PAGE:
The think piece then proceeded to spool out Tom Carroll, Martin Potter and Tom Curren boycotting South African surf contests as a protest over apartheid, “surfer activism” highlighting the importance of clean water and coastal access, Cori Schumacher boycotting the ASP World Tour after it scheduled an event in China, the World Surf League being the “first and only U.S.-based global sports league” to provide equal prize money for men and women, Tyler Wright competing with a pride flag jersey and taking a knee for 439 seconds before ending thusly.

Surfers have hardly been alone in using the platform they’ve been afforded to speak out on issues of concern. But they have been remarkably active and vocal compared with athletes in other sports. Schumacher demonstrated this commitment in 2011, when she took a lonely stand in boycotting China a full decade before women’s tennis announced it was doing the same. It remains to be seen whether the WSL — or the Association of Tennis Professionals, which sponsors the men’s tour — will find the courage to follow Schumacher’s and the WTA’s lead.

Do you feel better about yourself?

You should.

Viva surfers.

"All-white" bikini guide.

Australian news outlet lauds Rip Curl’s appointment of female CEO, “Surfing is moving away from its gender-bullying past” but lambasts online bikini fit guide for being “all-white”!

From the can’t-win-for-losing department… 

Last week, major Australian news outlet The Sydney Morning Herald ran a long piece on Brooke Farris’ elevation to CEO of Rip Curl, smashing fifty-two years of “hypermasculine” history for the company.

Farris was the logical choice for the role, the sharpest tool in that particular shed in Torquay, although the wonderful Neil Ridgway aka Head, the company’s marketing man, was a close-ish second I’d imagine.

Many important passages in the story.

The day Farris was made CEO in August, Wright lost a critical heat at the Corona Open Mexico, meaning she didn’t make the world top five. She had just come back from the beach, crushed and sunburnt, when Farris called. “I was quite upset and emotional,” recalls Wright, who has battled chronic fatigue syndrome since a 2018 bout of influenza. “In a business sense, I didn’t perform. I didn’t make the [Rip Curl WSL Finals], which is their event, their Super Bowl. Most of the time, when you don’t produce for your sponsor, you don’t hear from them, but Brooke was like, ‘You’ve done brilliantly this year – you’re number six in the world. Think of all the challenges you’ve faced.’ She’s someone who actually listens and cares.”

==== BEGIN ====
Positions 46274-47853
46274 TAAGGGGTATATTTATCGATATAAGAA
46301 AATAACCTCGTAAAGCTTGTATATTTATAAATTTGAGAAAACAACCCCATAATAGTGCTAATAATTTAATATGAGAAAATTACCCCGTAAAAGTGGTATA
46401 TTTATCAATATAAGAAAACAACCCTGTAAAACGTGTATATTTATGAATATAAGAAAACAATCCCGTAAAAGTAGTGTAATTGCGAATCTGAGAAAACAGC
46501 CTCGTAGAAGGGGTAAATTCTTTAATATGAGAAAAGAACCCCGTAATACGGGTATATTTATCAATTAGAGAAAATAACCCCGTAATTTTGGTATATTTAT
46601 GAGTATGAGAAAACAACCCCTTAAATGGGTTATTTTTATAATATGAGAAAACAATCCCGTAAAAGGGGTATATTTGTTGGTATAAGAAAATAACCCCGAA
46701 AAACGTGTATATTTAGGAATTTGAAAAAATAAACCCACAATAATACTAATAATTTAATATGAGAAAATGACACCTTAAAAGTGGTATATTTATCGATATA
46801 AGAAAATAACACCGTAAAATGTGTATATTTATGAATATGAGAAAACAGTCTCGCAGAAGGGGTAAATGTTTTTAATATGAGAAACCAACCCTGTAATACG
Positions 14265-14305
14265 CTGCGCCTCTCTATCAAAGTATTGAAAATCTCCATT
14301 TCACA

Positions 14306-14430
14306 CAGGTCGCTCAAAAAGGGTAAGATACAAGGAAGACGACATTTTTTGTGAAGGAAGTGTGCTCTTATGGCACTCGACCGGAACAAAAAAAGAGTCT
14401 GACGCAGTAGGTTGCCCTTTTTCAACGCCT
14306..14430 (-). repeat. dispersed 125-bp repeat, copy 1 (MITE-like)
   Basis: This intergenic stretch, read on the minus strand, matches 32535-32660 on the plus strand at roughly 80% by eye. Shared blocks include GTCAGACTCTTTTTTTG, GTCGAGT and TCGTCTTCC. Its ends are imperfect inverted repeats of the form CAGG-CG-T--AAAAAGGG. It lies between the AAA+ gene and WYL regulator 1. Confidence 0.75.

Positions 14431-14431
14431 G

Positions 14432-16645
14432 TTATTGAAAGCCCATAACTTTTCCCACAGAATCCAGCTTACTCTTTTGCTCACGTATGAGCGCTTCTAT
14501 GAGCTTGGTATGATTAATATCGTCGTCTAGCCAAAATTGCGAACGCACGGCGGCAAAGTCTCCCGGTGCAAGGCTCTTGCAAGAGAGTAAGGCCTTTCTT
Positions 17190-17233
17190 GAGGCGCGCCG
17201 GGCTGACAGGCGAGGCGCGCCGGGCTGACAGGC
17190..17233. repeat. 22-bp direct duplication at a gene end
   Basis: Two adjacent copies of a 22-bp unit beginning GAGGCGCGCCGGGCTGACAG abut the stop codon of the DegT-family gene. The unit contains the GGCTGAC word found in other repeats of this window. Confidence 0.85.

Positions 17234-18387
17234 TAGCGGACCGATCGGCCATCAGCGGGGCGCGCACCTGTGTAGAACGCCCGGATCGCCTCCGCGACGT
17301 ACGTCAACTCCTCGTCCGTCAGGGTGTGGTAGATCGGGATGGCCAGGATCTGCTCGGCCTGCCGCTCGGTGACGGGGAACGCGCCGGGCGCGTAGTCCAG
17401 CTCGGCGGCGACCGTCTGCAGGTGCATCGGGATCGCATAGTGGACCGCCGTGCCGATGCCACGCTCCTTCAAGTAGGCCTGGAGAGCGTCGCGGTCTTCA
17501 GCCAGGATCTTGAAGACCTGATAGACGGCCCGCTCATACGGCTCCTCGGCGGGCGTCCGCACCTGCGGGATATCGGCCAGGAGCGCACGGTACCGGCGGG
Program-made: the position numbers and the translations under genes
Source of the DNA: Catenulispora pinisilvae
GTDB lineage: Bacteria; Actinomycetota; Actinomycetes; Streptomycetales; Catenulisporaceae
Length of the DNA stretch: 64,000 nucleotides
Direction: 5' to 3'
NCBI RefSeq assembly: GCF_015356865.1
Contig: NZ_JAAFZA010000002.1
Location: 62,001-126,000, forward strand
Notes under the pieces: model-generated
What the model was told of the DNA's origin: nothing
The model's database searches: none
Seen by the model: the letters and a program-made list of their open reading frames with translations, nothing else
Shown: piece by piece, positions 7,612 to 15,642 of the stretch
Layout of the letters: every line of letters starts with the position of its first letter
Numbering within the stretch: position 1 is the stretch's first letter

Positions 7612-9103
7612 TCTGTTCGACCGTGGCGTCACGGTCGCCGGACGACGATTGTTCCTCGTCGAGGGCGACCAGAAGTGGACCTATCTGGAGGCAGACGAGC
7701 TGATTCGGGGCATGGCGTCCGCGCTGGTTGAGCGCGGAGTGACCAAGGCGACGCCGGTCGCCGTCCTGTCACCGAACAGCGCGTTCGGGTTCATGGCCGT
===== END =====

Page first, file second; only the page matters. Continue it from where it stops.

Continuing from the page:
All-embracing, female-friendly marketing is pretty much the antithesis of the alienating surf ads from the early days, such as Billabong’s “Only a surfer knows the feeling” campaign. Surf brand Gotcha also famously ran a series of ads with the slogan, “If you don’t surf, don’t start”. Says Nik Carroll: “It was full-on, like saying, ‘Surfing is for a very special f…ing breed of people, mostly men. Don’t try to walk into this door because it’ll get slammed in your face.’”

For Farris, the challenge will be to preserve the mystique of surfing while making it more accessible, welcoming newcomers and perhaps even creating a fresh surf culture along the way. It’s a tricky balancing act. “You still want to be cool enough to recruit that next generation, but I think by approaching it from a place of inclusivity, people will be attracted to that,” she says. “I’d rather see more people try surfing because … I’ve never met anyone who comes out of the water and says, ‘Oh, I wish I hadn’t gone for a surf.’ You always feel better for it.”

Late in the piece, Rip Curl gets a light kick in the guts for its lack of diversity in its online fit guide, a surprising charge given the company’s diverse use of labor, including the brave North Korean. 

There’s also plenty of surfwear made for women – not out of altruism, but because it makes commercial sense. Rip Curl legend has it that co-founder Brian Singer once vowed never to make female surf gear, but women’s products now account for more than 40 per cent of sales globally. Farris talks about “empathy-led design” and has introduced a new online fit guide featuring a bunch of Rip Curl employees – (at this stage, all white) women of different shapes and sizes – wearing an assortment of bikini tops and bottoms, to help customers figure out which swimsuit will fit them best.